Part Two of Margaret Anna Alice’s study of the psychopaths who want to rule the world. From Margaret Anna Alice at margaretannaalice.substack.com:

Part 2: Downloadable Digital Dictatorships

This is Part 2 of Anatomy of a Philanthropath. Read Part 1: A Mostly Peaceful Depopulation for context:

Margaret Anna Alice Through the Looking Glass
Anatomy of a Philanthropath: Dreams of Democide & Dictatorship
“Tyranny is a habit which may be developed until at last it becomes a disease. I declare that the noblest nature can become so hardened and bestial that nothing distinguishes it from that of a wild animal. Blood and power intoxicate; they help to develop callousness and debauchery. The mind then becomes capable of the most abnormal cruelty, which it reg…

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Anatomy of a Philanthropath: Downloadable Digital Dictatorships; Person Trapped Inside Screaming to Get Out

“Regulation mania, as manifested in government bureaucracy, attempts to render social interactions rational and logical by squeezing them into performed templates. In this respect, the ideal bureaucrat is identical to a computer. They strictly adhere to the logic of their system without being ‘distracted’ by the individuality of the people they ‘assist.’ For this reason, a bureaucratic system generates exactly the same frustration as a computer. We are confronted with a mechanical Other who is in no way sensitive to our individuality as human beings. A computer is not so much an unfair or unjust Other; it is an Other who imposes a relentless logic.… In this respect, the computer resembles the ideal totalitarian leader: He strictly and ruthlessly imposes his logic on the population.”

—Mattias Desmet, The Psychology of Totalitarianism (Kindle, hardcover, audiobook, audio CD)

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How Bad Will the Food Shortage Get? by Dr. Joseph Mercola

If you haven’t already, start stocking up. From Dr. Joseph Mercola at theburningplatform.com:

food shortage 2022

Story at-a-glance

  • It’s becoming increasingly clear that severe food shortages are going to be inevitable, more or less worldwide, and whatever food is available will continue to go up in price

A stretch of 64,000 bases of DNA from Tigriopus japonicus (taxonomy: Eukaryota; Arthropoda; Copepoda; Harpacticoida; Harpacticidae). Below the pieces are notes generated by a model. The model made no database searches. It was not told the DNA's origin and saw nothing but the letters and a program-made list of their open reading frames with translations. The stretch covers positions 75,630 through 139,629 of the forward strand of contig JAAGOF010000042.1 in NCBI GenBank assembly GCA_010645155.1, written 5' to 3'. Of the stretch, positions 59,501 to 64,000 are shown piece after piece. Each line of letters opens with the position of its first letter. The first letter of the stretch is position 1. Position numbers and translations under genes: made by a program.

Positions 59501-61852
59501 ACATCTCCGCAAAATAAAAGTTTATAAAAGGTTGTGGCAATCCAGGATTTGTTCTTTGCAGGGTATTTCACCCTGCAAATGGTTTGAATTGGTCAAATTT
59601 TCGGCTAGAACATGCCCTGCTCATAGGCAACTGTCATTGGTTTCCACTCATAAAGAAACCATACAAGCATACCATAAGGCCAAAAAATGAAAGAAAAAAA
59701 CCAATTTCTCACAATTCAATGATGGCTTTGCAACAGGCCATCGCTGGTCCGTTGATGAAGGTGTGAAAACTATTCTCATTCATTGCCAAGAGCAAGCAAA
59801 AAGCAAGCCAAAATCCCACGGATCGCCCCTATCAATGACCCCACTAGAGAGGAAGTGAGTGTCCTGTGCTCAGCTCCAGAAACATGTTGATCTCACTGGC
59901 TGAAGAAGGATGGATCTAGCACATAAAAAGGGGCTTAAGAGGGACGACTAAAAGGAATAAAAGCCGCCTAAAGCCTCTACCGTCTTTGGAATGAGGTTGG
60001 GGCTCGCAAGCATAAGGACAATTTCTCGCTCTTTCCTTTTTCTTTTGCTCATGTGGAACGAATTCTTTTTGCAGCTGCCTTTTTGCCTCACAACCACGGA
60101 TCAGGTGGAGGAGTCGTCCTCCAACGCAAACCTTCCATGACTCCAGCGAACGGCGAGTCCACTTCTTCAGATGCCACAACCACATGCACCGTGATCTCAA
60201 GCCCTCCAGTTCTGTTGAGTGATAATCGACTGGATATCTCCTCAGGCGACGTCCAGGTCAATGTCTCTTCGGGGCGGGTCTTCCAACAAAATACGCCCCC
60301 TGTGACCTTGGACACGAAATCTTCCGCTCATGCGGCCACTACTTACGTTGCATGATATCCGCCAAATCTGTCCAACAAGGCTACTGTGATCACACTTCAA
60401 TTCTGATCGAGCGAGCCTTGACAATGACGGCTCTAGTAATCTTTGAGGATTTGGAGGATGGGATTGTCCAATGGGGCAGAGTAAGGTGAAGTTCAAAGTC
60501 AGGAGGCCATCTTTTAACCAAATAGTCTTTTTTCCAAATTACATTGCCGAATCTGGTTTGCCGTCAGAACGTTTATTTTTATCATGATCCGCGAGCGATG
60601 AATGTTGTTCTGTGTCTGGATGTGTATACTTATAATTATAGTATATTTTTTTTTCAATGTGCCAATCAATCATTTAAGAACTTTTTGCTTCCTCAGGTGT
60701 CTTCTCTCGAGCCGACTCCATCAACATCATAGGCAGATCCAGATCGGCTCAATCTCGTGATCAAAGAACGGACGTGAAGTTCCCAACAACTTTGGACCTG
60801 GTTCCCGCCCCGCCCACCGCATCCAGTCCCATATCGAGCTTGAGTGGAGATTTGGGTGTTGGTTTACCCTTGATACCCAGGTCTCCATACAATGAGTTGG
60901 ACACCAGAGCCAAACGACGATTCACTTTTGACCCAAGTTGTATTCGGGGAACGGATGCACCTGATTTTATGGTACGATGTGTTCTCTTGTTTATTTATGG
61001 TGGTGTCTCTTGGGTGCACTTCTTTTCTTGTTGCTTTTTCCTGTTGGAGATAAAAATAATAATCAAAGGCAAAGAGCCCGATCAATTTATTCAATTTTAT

• The cost of agricultural inputs such as diesel and fertilizers is skyrocketing due to shortages — caused by a combination of intentional and coincidental events — and those costs will be reflected in consumer food prices come fall and next year
  • Mysterious fires, alleged bird flu outbreaks and other inexplicable events are killing off livestock and destroying crucial infrastructure. Since the end of April 2021, at least 96 farms, food processing plants and food distribution centers across the U.S. have been damaged or destroyed
  • The global food price index had risen 58.5% above the 2014-2016 average as of April 2022, due to a convergence of post-pandemic global demand, extreme weather, tightening food stocks, high energy prices, supply chain bottlenecks, export restrictions, taxes and the Russia-Ukraine conflict

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BlackRocking . . . by Eric Peters

As homeowners become involuntary renters, the homeowners who are left will end up subsidizing those rents. From Eric Peters at ericpetersautos.com:

 

Why are billion-dollar “capital” entities like BlackRock buying up hundreds of millions of dollars of formerly privately owned homes? It may be possible to divine the answer by looking at another number:

The millions of people on the cusp of being evicted from the places they rent.

According to the U.S. Census Bureau, there are some 6.7 million of these people – who’ve had their rents increase by $250 per month, on average. The majority of these people earn less than $25,000 annually – and all of them have had the buying power of whatever they earn reduced by about 15 percent, via what is styled “inflation,” in order to make the victims of it think that the things they need to buy or pay for (like rent) cost more. In fact, their money just buys – and pays for – less.

Many of these renters have had their rent subsidized as part of what was styled “pandemic” relief,” an odd way of putting it since the “pandemic” didn’t force anyone to stop working (or hiring workers).

Rather, it was the government that did it.

The same government also told landlords they could not evict renters who weren’t paying rent. Which meant that landlords were being forced by the government to pay their rent – via the cost of paying the property taxes the government didn’t hold in abeyance, as well as all the associated carrying costs of owning a rental property – including the monthly mortgage payment.

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The Age of Discord, by Charles Hugh Smith

We’re sure not living through the Age of Sweetness and Light. From Charles Hugh Smith at oftwominds.com:

It’s very difficult to find common ground that supports cooperation in the disintegrative stage of scarcities, rising prices, catastrophically centralized power and social discord.

Today’s topic echoes Peter Turchin’s 2016 book, Ages of Discord, which I have often referenced in blog posts.

I’ll also discuss two other books I’ve often referenced, Global Crisis: War, Climate Change and Catastrophe in the Seventeenth Century by Geoffrey Parker and The Great Wave: Price Revolutions and the Rhythm of History by David Hackett Fischer.

Turchin proposes repeating cycles of history of social integration (people finding reasons to cooperate) and disintegration (people finding reasons to not cooperate).

Clearly, we’re in a disintegrative stage.